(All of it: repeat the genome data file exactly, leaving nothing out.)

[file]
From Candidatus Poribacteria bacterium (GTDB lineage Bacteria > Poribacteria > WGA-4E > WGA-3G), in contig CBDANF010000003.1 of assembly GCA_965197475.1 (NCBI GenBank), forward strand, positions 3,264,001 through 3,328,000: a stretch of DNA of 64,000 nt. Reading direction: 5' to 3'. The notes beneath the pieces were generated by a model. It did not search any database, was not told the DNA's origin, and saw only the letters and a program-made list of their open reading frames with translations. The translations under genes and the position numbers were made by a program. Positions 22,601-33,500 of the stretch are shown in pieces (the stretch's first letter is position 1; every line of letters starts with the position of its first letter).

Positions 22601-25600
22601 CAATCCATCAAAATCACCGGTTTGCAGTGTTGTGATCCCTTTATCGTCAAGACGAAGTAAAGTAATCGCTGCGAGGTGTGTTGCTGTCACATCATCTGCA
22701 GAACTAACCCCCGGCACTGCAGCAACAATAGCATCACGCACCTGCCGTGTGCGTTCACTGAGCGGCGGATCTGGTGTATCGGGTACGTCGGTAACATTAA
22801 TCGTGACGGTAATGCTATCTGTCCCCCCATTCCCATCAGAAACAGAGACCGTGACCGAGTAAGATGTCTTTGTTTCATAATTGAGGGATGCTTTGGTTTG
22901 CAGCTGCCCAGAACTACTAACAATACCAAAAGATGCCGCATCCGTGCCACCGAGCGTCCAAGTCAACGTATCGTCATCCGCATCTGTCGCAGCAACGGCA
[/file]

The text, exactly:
From Candidatus Poribacteria bacterium (GTDB lineage Bacteria > Poribacteria > WGA-4E > WGA-3G), in contig CBDANF010000003.1 of assembly GCA_965197475.1 (NCBI GenBank), forward strand, positions 3,264,001 through 3,328,000: a stretch of DNA of 64,000 nt. Reading direction: 5' to 3'. The notes beneath the pieces were generated by a model. It did not search any database, was not told the DNA's origin, and saw only the letters and a program-made list of their open reading frames with translations. The translations under genes and the position numbers were made by a program. Positions 22,601-33,500 of the stretch are shown in pieces (the stretch's first letter is position 1; every line of letters starts with the position of its first letter).

Positions 22601-25600
22601 CAATCCATCAAAATCACCGGTTTGCAGTGTTGTGATCCCTTTATCGTCAAGACGAAGTAAAGTAATCGCTGCGAGGTGTGTTGCTGTCACATCATCTGCA
22701 GAACTAACCCCCGGCACTGCAGCAACAATAGCATCACGCACCTGCCGTGTGCGTTCACTGAGCGGCGGATCTGGTGTATCGGGTACGTCGGTAACATTAA
22801 TCGTGACGGTAATGCTATCTGTCCCCCCATTCCCATCAGAAACAGAGACCGTGACCGAGTAAGATGTCTTTGTTTCATAATTGAGGGATGCTTTGGTTTG
22901 CAGCTGCCCAGAACTACTAACAATACCAAAAGATGCCGCATCCGTGCCACCGAGCGTCCAAGTCAACGTATCGTCATCCGCATCTGTCGCAGCAACGGCA